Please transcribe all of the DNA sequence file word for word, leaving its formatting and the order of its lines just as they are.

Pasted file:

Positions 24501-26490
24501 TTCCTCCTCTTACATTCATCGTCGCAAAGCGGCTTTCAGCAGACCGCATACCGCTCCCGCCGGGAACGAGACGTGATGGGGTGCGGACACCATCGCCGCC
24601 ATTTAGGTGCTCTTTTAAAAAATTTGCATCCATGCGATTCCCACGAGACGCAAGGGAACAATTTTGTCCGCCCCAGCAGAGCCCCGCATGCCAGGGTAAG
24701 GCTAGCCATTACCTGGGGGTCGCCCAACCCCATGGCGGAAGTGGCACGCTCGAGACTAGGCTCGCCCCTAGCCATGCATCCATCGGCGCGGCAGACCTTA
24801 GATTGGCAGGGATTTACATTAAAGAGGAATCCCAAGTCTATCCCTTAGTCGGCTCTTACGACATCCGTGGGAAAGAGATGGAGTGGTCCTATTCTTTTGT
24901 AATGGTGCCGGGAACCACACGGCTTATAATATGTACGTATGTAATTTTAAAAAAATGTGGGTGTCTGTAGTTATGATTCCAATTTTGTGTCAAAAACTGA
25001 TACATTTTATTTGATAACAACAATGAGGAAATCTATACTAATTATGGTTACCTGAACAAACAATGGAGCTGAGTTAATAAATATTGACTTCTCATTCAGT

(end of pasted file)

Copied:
Positions 24501-26490
24501 TTCCTCCTCTTACATTCATCGTCGCAAAGCGGCTTTCAGCAGACCGCATACCGCTCCCGCCGGGAACGAGACGTGATGGGGTGCGGACACCATCGCCGCC
24601 ATTTAGGTGCTCTTTTAAAAAATTTGCATCCATGCGATTCCCACGAGACGCAAGGGAACAATTTTGTCCGCCCCAGCAGAGCCCCGCATGCCAGGGTAAG
24701 GCTAGCCATTACCTGGGGGTCGCCCAACCCCATGGCGGAAGTGGCACGCTCGAGACTAGGCTCGCCCCTAGCCATGCATCCATCGGCGCGGCAGACCTTA
24801 GATTGGCAGGGATTTACATTAAAGAGGAATCCCAAGTCTATCCCTTAGTCGGCTCTTACGACATCCGTGGGAAAGAGATGGAGTGGTCCTATTCTTTTGT
24901 AATGGTGCCGGGAACCACACGGCTTATAATATGTACGTATGTAATTTTAAAAAAATGTGGGTGTCTGTAGTTATGATTCCAATTTTGTGTCAAAAACTGA
25001 TACATTTTATTTGATAACAACAATGAGGAAATCTATACTAATTATGGTTACCTGAACAAACAATGGAGCTGAGTTAATAAATATTGACTTCTCATTCAGT